Puzzle #2: The Ultimate Tiebreaker

This puzzle is my own, although I would not be surprised to find that it is actually equivalent to some well-known logic problem or other. I had the idea for the puzzle around ten years ago or so, but it is not an easy one to drop into conversation, so this is more-or-less its first outing.

Difficulty: ***
Maths knowledge required: None, though having encountered a few other logic puzzles would help.

Puzzle: You are running a pub quiz and at the end of the evening, two teams (very unimaginatively called Team A and Team B) are equal in first place. Unperturbed, you dig out your trusty stack of tiebreaker questions to find an overall winner, but no matter what question you ask, you can’t seem to split them. Either both teams know an answer or neither does. Their knowledge seems to be identical.

Unfortunately, you only have enough prizes for the members of a single team. Somehow you must find an overall winner, and your honour as a member of the Worshipful Guild of Quizmasters demands that you do so purely on the basis of the answers that the teams give to a genuine question  (which they will answer simultaneously and secretly), rather than by means of some random process (such as flipping a coin) or some other equally vulgar method (such as awarding victory to the first team to shout out their answer).

The puzzle is this. Can you come up with a single yes/no question, such that:

  • The question is completely fair; it does not confer an advantage on either team.
  • The question is meaningful; the teams’ answers will be able to be unambiguously interpreted as correct or incorrect, with “Yes” and “No” having their standard meanings.
  • The question makes grammatical sense as a question, to which “Yes” and “No” are grammatically sensible answers.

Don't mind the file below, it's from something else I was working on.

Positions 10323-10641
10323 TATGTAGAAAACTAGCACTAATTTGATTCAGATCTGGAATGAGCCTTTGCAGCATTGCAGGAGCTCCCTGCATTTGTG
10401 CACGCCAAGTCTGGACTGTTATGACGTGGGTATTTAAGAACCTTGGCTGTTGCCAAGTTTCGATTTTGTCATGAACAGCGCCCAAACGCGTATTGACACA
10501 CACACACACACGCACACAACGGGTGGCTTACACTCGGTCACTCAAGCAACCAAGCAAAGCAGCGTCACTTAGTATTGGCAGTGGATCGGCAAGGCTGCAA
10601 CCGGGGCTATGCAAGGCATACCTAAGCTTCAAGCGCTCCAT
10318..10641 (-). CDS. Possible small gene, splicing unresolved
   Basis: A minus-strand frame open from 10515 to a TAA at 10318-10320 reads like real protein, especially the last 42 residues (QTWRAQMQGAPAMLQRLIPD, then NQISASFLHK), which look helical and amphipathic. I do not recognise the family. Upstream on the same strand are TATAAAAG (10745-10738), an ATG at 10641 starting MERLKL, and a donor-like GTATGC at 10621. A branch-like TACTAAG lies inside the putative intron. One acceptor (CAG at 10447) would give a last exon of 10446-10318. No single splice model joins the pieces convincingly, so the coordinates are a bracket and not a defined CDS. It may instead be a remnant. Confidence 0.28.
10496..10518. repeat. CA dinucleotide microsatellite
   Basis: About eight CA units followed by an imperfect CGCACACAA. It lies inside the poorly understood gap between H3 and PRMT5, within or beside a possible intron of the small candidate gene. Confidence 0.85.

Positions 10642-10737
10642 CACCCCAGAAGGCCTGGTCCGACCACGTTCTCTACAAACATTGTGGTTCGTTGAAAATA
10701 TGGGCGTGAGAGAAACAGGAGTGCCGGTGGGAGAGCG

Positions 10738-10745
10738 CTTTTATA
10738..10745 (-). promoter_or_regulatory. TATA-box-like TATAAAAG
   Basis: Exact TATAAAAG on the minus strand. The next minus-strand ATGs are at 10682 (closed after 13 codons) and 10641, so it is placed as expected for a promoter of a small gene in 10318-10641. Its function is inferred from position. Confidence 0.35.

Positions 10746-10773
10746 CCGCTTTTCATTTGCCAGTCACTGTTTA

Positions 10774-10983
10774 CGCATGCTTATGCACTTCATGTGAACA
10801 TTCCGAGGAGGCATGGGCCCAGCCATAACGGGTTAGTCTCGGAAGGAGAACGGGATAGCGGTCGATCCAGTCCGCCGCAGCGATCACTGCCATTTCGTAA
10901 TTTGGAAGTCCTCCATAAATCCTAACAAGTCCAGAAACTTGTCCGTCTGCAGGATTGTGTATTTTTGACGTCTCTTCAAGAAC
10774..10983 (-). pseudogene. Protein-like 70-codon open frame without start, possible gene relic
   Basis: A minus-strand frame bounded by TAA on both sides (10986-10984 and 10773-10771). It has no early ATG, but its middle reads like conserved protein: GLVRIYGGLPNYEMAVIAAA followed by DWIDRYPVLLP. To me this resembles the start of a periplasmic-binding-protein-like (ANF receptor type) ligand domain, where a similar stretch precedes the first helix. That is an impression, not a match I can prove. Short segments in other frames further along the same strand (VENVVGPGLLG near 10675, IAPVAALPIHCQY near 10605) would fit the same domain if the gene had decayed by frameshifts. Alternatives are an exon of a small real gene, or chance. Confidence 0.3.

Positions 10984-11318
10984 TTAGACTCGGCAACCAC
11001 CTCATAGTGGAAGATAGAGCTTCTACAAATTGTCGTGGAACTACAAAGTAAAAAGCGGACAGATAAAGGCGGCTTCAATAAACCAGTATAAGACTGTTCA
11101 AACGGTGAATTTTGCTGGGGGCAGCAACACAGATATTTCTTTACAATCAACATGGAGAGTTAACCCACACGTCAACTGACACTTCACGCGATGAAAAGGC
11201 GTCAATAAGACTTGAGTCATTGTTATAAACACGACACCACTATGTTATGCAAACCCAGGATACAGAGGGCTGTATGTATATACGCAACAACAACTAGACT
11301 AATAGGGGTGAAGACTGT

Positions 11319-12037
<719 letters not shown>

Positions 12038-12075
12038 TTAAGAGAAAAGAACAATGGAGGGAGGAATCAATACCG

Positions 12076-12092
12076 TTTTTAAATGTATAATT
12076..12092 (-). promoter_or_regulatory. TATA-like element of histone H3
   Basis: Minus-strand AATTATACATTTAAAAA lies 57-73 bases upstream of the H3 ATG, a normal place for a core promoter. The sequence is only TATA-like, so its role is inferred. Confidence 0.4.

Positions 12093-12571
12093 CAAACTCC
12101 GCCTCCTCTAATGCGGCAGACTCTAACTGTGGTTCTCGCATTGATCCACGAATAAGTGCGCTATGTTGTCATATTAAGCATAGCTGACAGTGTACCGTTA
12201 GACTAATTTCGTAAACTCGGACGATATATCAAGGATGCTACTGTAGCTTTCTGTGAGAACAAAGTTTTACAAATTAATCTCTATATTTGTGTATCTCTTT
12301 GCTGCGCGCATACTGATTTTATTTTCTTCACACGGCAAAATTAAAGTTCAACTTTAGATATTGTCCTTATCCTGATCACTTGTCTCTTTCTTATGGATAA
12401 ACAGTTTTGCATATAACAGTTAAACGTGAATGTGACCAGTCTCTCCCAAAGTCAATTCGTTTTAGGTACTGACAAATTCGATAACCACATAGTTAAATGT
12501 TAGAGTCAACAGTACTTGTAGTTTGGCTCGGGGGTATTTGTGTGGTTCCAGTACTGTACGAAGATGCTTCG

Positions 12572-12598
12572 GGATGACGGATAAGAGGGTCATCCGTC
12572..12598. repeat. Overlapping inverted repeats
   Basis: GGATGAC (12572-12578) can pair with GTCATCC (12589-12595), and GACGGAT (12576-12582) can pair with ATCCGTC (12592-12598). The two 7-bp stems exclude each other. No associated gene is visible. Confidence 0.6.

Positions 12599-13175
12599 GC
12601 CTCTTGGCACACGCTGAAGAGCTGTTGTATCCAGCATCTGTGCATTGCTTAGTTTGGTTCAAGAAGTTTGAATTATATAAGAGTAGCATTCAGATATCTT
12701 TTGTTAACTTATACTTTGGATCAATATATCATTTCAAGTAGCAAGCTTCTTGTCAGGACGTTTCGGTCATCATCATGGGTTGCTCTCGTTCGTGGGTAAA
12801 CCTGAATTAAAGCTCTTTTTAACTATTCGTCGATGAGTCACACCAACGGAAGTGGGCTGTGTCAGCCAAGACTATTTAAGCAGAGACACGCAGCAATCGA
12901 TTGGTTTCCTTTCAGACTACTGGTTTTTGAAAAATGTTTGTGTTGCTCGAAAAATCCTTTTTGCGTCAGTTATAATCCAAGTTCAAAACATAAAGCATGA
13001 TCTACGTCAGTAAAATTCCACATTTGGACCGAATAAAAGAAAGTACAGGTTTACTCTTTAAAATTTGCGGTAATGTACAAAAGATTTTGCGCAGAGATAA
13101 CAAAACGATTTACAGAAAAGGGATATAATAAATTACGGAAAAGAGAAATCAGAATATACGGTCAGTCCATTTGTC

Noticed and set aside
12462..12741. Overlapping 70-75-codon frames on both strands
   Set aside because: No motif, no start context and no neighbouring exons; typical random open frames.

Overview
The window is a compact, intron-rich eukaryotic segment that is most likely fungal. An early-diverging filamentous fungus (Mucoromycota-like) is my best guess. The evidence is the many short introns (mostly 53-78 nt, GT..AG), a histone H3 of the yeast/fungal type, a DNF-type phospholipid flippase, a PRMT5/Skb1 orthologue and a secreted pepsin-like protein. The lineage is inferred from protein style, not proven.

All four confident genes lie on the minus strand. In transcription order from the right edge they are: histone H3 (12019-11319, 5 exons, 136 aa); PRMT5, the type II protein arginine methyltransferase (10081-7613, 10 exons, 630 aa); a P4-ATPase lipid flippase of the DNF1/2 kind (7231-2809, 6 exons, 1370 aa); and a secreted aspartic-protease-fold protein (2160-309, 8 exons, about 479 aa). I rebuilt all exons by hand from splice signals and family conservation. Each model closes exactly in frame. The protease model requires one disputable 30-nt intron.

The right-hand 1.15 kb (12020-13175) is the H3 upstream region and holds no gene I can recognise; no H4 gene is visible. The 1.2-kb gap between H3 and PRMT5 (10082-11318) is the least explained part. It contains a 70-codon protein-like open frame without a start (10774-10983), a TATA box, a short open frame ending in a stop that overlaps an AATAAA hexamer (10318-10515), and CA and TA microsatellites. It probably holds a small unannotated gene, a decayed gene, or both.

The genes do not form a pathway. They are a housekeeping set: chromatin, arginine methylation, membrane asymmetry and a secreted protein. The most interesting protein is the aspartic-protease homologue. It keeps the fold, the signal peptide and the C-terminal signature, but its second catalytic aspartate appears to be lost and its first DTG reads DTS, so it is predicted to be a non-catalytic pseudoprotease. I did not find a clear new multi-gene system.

• When the teams give their answers, there is guaranteed to be one correct and one incorrect answer, to ensure that the tie will be broken.

UPDATE: In order to close a loophole spotted by a Twitter user, I should make the following clarification. Although I have called the teams A and B, you should be able to find a solution no matter what they are called. Finding the loophole is probably at least as difficult as finding my solution though, so I wouldn’t worry too much about this.

For the solution to the puzzle, click HERE.

* – Not too taxing
** – Requires significant thought
*** – Extremely difficult
!!!! – Requires high level mathematics / Unsolved / Insoluble

IMAGE: Public Domain

Thomas Oléron Evans, 2014

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2 thoughts on “Puzzle #2: The Ultimate Tiebreaker

  1. Troy R

    Your team’s score is determined with the following numbers strung together:
    Your team letter’s placement in the alphabet + 1
    Number of letters in your answer
    Number of letters in opponent’s answer

    Answer Yes or No such that
    Your score is divisible by three.
    Your score has fewer factors than your opponent’s score.

    1. thomas Post author

      This looks amazing and I’m going to work through the logic now. Great stuff.

      However… It’s not actually a question, more a set of rules. The correct answer is a single question, to which “Yes” and “No” are meaningful responses, with their usual everyday meaning.


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